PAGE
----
Liaoningosaurus: perhaps not an ankylosaur

This one goes back several years… with several updates!
Xu, Wang and You 2001 described what they thought was a juvenile ankylosaur, Liaoningosaurus paradoxes (Early Cretaceous, Yixian Formation) featuring “a large bony plate (somewhat shell-like) shielding the abdomen.” They tested it against only 13 other taxa and nested it outside the nodosaurs and outside the ankylosaurs…with no taxa between it and Stegosaurus.

Figure 1. Several specimens of Liaoningosaurus crushed flat plus a lateral view based on original holotype tracings.

Figure 1. Several specimens of Liaoningosaurus crushed flat plus a lateral view based on original holotype tracings.Note the lizard-like sprawling limbs in situ, a product of taphonomic crushing. Like all dinos, this one also had vertical limbs. Only a few small osteoderms are identified.

Xu et al. report:
“Diagnosis. An ankylosaurian that differs in having: shell-like ventral armour, trapezoidal sternum with slender and distally pointed posterolateral process and short medial articular margin, and pes more than twice as long as manus.”

Perhaps Xu et al. focused on ankylosaurs and nodosaurs
because all the specimens of Liaoningosaurus I have seen in publications or online (Fig. 1) have been crushed flat, with ribs spread out like ankylosaur ribs. Moreover, the pelvis was very wide, with limbs beneath the ilia, like those in ankylosaurs.

A closer look
(Fig. 1) reveals the ribs would have enclosed a deeper chest, not a wider one, though not as relatively deep as in Stegosaurus. Other more primitive stegosaurs likewise had a shorter, rounder torso cross-section.

Note,
the limbs are preserved sprawling, like those of the horned lizard, Phrynosoma. No dinosaur had sprawling limbs, so it’s okay to bring in both the limbs and the ribs (Fig. 1).

Finally,
basal stegosaurs also have a very broad pelvis with limbs rotating beneath the ilium. Considering how closely ankylosaurs and stegosaurs match each other in so many traits, it is a tribute to the LRT that it recovers them in separate clades, separated by bipedal agile taxa like Lesothosaurus and Heterodontosaurus. It is unlikely that ankylosaurs ever reared up on their hind limbs, but stegosaurs appear to be able to do this.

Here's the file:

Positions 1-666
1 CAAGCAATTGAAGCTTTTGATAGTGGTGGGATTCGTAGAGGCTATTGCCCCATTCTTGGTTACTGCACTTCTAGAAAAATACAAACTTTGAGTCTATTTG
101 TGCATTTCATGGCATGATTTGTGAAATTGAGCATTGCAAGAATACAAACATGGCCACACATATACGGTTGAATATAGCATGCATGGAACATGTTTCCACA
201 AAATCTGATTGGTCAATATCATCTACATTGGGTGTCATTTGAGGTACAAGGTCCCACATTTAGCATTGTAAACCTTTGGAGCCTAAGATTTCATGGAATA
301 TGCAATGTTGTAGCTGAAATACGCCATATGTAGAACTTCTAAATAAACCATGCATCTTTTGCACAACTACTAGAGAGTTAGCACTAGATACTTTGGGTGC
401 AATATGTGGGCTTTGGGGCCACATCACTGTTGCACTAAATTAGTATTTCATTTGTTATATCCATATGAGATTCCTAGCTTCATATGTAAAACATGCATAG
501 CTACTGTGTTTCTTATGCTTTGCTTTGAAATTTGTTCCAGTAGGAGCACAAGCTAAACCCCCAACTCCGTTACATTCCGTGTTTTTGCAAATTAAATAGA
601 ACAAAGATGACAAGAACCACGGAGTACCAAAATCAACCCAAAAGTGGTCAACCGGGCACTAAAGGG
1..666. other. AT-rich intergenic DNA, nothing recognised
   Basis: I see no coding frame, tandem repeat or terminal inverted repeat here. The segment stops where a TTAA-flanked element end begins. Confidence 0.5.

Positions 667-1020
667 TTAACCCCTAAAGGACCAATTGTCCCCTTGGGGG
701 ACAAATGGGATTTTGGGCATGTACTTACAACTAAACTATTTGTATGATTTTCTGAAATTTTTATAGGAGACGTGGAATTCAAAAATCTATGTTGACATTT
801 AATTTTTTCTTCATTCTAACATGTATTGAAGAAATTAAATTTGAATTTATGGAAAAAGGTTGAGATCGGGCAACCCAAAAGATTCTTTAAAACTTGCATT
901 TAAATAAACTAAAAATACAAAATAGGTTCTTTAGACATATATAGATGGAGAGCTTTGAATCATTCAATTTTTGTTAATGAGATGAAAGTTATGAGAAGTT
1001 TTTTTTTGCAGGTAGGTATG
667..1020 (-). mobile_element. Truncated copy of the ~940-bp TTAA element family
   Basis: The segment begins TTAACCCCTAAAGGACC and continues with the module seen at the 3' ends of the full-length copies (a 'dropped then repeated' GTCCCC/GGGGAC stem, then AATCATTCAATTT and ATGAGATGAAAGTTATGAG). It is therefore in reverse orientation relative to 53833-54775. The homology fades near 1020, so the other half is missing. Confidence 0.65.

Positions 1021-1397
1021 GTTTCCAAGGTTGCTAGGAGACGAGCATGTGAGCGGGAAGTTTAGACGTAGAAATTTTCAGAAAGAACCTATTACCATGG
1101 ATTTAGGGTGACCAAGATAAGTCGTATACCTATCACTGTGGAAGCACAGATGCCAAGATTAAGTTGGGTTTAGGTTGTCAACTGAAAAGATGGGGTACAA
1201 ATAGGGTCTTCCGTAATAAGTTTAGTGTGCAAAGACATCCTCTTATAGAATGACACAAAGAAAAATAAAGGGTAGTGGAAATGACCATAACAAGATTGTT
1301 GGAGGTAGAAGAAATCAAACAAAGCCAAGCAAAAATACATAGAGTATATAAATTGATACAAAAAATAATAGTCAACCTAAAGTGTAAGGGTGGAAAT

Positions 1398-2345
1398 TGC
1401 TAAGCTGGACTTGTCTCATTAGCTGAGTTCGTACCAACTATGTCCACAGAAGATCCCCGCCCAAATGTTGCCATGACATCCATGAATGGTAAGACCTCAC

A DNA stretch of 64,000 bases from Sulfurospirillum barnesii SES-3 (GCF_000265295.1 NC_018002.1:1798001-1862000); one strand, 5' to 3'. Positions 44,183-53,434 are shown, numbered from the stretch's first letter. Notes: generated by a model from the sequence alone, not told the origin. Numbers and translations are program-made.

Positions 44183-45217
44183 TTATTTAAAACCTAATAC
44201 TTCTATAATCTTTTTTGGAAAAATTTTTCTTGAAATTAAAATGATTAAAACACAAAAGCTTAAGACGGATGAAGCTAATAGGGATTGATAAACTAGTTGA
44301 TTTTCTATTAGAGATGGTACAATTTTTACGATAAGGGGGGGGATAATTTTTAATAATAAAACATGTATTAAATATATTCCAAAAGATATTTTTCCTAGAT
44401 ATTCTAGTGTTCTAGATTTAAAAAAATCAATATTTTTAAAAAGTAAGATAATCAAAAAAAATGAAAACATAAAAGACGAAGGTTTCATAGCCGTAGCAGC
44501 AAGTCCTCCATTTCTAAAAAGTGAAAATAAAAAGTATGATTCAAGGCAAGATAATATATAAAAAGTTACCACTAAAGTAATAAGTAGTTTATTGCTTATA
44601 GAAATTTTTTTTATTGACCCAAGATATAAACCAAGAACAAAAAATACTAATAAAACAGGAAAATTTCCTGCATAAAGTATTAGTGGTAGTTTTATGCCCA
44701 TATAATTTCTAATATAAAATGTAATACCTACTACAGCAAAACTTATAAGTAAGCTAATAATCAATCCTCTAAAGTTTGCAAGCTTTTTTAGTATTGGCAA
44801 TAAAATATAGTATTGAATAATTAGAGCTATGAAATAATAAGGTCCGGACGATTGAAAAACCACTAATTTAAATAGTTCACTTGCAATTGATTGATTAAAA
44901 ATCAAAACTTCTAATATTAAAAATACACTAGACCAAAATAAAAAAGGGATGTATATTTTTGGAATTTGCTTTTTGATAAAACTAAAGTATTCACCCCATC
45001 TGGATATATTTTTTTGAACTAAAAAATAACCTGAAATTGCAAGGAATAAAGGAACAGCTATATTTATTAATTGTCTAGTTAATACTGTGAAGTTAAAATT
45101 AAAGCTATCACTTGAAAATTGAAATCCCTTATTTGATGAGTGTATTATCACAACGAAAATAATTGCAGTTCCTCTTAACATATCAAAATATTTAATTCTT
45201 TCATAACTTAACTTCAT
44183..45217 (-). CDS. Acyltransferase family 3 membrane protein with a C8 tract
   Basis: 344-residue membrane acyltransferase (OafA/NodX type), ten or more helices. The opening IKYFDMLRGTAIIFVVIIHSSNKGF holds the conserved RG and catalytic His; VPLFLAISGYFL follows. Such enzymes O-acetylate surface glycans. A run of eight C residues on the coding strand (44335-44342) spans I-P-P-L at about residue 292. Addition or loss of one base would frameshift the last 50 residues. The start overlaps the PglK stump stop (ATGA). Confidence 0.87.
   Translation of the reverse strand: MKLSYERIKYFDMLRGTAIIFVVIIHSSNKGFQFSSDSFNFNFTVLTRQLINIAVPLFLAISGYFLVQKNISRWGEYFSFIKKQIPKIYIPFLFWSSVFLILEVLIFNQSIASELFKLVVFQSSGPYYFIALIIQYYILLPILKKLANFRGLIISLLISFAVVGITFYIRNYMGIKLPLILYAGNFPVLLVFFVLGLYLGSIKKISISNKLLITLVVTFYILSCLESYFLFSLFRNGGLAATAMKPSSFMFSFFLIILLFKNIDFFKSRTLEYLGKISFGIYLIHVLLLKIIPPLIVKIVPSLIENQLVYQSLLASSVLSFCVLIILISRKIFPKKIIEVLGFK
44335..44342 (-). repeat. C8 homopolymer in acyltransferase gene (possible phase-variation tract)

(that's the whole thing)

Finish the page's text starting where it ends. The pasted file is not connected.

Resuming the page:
Osteoderms are rare in Liaoningosaurus,
which is odd for an armored ankylosaur.

Ankylosaur teeth and stegosaur teeth greatly resemble one another and also resemble Liaoningosaurus teeth (Fig. 1), despite the great difference in size.

There are five digits on the manus
in Liaoningosaurus (Fig. 1) and metacarpal #5 is as long as #4. Unfortunately, ankylosaurs and kin in the LRT lack a preserved manus, but a look through the Princeton Field Guide to Dinosaurs (Paul 2010) finds no similar ankylosaur manus.

Arbour et al. 2014 report, “Examination of the holotype of Liaoningosaurus paradoxus, IVPP V12566, indicates that the ventral “plastron” is better interpreted as epidermal scales, because the broken edges do not reveal any bony histology.” Readers will note that the odd ventral plate (closeup in Fig. 2) does not appear in other Liaoningosaurus specimens (Fig. 1), but they are exposed dorsally.

Figure 2. Liaoningosaurus ventral patch. Note the scales.

Figure 2. Liaoningosaurus ventral patch. Note the scales.

The large reptile tree (LRT, 1005 taxa) includes several more ornithischian taxa, though fewer taxa with armor. In the LRT Liaoningosaurus nests between Scutellosaurus and Stegosaurus, several nodes away from the other armored ornithischians, Minmi and Scelidosaurus. No skull traits were tested in Liaoningosaurus due to the low resolution of the available images.

The armored ornithischians (stegosaurs and ankyosaurs) are so similar
to one another they are traditionally nested in one clade: Thyreophora. By contrast, the LRT separates ankylosaurs from stegosaurs. Here the few hind limb traits that separate Liaoningosaurus from Scelidosaurus and/or Minmi and ally it with Scutellosaurus and/or Stegosaurus include the following:

  1. Tibia/femur ratio not less than 1:1
  2. Fibula not appressed to tibia
  3. Fibula diameter not > half tibia diameter
  4. Metatarsus not compact
  5. Metatarsal 1 < half metatarsal 3
  6. Metatarsal 1 not > half metatarsal 4
  7. Metatarsals 2 and 3 align beyond p1.1
  8. Pedal 4 length <  metatarsal 4

Perhaps better imagery
of the skull and other parts will add to or modify this list and nesting.

The addition of a basal ankylosaur
with these traits would nudge Liaoningosaurus toward the ankylosaurs. In the LRT ankylosaurs were derived from large, armored, lumbering Scelidosaurus. By contrast, the stegosaurs were derived from small, agile Lesothosaurus and Scutellosaurus. So finding a small armored dinosaur with the above list of traits, even if it is a juvenile, should suggest taking a close look at its stegosaur affinities, despite the initial appearance of a wide round horned-lizard-like torso.

PS
Ji et al. 2016 found fish within the torso (but not restricted to the gut) of a Liaoningosaurus suggesting a fish diet, rather than an herbivorous one.

PPS